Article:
Nevertheless, contracting parties will note there is no legal or contractual presumption of FM in Ireland. In the absence of a FM clause, or in the event that the relevant event (e.g. Covid-19 outbreak) does not qualify as a triggering event under the FM clause, contracting parties have one other options under Irish law: the Doctrine of Frustration.

Frustration

Where a contract does not contain a FM provision or the FM clause does not cover the Covid-19 crisis as a triggering event, the common law doctrine of frustration could be another option for relief. However, a successful frustration claim is difficult to establish as the legal threshold for relying on it is extremely high.

In Neville & Sons. Ltd v Guardian Builders Ltd [1994] IESC 4, the Irish Supreme Court held that a contract is “frustrated” when an unforeseen event occurs without the default of either party and for which the contract makes insufficient provision. This event must so radically change the nature of the outstanding contractual obligations from what the parties could reasonably have contemplated at the time of entering into the contract, that it would be unjust to hold the parties to the old contractual terms in light of the new circumstances.

MacGuill v Aer Lingus & United Airlines (Unreported, High Court, 3 October 1983) establishes the following additional requirements:

  • Performance of the contract has become impossible for one party;
  • The occurrence of the frustrating event is not attributable to any party;
  • The frustrating event was unforeseeable and unexpected at the time of entering into the contract;
  • Strict scrutiny will be exercised by the court of all circumstances, including the frustrating event and the provisions of the contract;
  • The threshold for establishing frustration will be high.

A successful claim for frustration leads to the automatic termination of the entire contract and a full discharge of all future obligations. Frustration further allows for all accrued rights to stand and for restitution to be claimed on the basis of total failure of consideration.

The practical difficulties in sustaining a claim in frustration are illustrated in Tsakiroglou v Nobleee and Throl [1961] 2 All ER 279, where it was held that a contract for the shipping of ground nuts was not frustrated due to the outbreak of war. This was so given the fact that an alternate route was available, despite the fact that it would more than double the freight cost of the load. Therefore, full frustration of the contract is necessary; mere unprofitability or inconvenience is not sufficient.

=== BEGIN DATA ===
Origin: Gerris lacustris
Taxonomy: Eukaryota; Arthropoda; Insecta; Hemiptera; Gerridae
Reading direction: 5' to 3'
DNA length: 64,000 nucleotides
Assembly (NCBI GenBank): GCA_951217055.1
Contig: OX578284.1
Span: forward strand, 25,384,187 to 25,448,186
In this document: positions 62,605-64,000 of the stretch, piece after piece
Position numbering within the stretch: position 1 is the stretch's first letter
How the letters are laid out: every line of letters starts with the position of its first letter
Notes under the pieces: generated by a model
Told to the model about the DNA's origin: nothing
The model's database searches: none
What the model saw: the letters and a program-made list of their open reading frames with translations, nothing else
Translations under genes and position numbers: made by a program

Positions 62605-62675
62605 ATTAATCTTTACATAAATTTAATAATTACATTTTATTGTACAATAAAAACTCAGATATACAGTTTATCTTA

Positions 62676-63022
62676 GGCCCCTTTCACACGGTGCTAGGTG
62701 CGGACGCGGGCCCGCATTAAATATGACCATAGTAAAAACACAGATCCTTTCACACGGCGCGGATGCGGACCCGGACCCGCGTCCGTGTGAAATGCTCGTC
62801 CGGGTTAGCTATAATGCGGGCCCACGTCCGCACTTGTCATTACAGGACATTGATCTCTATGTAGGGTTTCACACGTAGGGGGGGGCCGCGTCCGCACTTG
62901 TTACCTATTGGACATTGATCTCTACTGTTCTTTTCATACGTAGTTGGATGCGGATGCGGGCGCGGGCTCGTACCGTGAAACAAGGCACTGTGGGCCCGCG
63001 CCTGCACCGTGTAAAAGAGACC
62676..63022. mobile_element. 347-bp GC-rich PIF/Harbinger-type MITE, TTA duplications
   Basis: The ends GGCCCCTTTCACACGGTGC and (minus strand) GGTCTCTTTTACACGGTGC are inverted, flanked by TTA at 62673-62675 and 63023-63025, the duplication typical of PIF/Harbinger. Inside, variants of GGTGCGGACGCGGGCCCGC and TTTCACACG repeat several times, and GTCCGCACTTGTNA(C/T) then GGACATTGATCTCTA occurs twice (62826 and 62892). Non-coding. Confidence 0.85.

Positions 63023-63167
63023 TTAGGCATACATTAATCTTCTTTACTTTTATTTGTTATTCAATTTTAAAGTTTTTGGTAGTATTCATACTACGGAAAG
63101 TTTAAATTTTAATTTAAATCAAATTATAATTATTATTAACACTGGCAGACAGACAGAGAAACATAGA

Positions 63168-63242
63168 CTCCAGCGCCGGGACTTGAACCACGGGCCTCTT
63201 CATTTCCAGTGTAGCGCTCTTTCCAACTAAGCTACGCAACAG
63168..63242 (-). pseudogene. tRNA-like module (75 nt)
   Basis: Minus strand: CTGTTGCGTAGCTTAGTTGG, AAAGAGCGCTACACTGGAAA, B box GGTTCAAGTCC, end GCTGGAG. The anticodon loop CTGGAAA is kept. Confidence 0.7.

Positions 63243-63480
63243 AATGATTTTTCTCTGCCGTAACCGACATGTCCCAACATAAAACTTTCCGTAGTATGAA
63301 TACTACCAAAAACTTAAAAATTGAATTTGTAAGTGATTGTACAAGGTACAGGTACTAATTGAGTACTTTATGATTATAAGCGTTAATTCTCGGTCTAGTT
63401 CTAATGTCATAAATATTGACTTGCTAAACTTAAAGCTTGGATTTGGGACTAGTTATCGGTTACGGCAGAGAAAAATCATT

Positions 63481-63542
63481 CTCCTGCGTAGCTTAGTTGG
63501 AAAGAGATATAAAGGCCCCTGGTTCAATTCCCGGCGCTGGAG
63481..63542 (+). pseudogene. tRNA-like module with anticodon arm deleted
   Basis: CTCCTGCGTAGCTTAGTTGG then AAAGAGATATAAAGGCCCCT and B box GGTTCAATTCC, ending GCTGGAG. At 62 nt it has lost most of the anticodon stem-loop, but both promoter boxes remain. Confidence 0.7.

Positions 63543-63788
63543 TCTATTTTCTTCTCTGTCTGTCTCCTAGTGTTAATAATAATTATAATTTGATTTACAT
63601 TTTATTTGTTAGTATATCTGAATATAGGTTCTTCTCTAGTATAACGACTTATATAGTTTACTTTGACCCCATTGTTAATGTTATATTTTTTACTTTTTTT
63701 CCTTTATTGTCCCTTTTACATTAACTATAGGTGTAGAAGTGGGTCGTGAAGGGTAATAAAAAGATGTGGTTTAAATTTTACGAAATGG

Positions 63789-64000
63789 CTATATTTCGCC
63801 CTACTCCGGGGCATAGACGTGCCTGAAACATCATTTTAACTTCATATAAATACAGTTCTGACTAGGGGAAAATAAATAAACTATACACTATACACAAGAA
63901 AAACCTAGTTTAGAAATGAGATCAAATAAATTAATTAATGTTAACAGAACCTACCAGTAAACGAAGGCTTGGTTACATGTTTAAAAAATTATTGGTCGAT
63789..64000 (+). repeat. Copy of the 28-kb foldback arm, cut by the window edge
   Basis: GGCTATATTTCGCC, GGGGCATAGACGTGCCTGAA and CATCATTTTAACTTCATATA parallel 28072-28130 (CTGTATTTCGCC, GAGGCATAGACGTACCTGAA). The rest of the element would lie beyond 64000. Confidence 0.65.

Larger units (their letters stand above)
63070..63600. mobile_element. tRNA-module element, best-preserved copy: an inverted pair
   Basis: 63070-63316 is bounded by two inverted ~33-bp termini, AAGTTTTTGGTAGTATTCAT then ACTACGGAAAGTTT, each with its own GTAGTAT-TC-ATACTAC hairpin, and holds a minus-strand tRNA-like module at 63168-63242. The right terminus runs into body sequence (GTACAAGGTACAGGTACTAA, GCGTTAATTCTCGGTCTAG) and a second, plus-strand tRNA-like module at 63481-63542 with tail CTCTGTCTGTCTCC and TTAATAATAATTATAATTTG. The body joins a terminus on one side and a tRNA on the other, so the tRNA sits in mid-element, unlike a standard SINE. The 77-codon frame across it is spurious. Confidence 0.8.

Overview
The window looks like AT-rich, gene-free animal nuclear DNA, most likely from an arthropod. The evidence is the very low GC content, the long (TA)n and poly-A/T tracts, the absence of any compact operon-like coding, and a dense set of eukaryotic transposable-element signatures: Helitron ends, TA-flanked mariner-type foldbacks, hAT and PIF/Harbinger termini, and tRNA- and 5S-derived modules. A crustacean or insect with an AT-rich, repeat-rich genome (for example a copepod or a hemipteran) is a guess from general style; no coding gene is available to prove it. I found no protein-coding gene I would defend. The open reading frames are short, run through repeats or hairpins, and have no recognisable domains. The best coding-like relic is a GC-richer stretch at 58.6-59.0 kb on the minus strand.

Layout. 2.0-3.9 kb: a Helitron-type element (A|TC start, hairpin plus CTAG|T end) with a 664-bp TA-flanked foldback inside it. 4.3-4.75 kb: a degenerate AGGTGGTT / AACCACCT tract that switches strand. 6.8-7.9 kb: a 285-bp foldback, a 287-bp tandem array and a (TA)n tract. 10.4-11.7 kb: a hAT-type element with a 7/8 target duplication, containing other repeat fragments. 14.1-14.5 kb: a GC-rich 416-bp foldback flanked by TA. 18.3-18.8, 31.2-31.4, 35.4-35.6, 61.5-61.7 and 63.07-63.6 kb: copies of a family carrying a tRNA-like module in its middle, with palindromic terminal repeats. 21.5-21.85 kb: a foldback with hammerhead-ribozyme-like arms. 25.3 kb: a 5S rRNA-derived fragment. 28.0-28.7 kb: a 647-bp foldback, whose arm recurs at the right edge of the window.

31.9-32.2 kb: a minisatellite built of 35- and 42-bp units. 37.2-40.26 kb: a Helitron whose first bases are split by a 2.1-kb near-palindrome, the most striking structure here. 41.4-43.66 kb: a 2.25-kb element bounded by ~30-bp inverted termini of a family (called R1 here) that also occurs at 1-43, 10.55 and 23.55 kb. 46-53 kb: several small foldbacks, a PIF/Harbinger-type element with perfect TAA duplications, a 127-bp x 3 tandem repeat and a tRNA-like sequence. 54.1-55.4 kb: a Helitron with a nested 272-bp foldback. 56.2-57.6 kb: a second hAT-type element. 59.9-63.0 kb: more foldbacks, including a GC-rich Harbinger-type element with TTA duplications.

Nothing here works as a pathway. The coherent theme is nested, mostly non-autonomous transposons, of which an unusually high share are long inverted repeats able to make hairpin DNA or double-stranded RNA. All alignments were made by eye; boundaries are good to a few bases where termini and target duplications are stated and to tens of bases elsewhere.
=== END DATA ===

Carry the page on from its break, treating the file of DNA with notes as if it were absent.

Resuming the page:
Similarly, the Irish courts in Ringsend Property Ltd v Donatex Ltd and McNamara [2009] IEHC 568 held that a contract is either frustrated in its entirety or continues to remain enforceable – thus, rejecting the possibility that a contract can be partially frustrated.

Nevertheless, contracts have been held to be “frustrated” in the following circumstances:

  • Impossibility – For example, in Taylor v Caldwell [1863] 3 B&S 826 it was held that performance of a contract for employment was frustrated by impossibility if the employee dies.
  • Illegality – For example, in Fibrosa Spolka Akcyina v Fairbairn Lawson Combe Barbour Ltd [1943] AC 32, a contract was held to be frustrated due to trading bans with Poland during World War II.
  • Frustration of Purpose – This occurs when the underlying purpose of the contract evaporates. This category is difficult to establish.

Successful reliance on a frustration plea will depend on the facts of the case.

A Claim in Force Majeure v Frustration

Contracting parties will note that relying on a FM clause may be better than relying on frustration for the following reasons:

  • A lack of certainty caused by relying on the frustration doctrine, which may not apply to the particular factual matrix;
  • A need to institute costly legal proceedings in order determine whether the frustration doctrine applies;
  • Successful invocation of frustration leads to a complete termination of the entire contract, unlike a FM clause which may allow for mere temporary suspension of contractual obligations;
  • A limited amount of remedies that a successful claim of frustration can offer.

Conclusion

As national and international market disruption is set to continue in light of the Covid-19 pandemic, it is important for contracting parties to be informed about the merits of a force majeure and frustration claim in light of their particular factual matrix.

Vincent & Beatty LLP are working closely with clients to create solutions for contractual hurdles posed by the Covid-19 pandemic. For more information on any issue discussed in this article please contact a member of our Commercial or Litigation departments.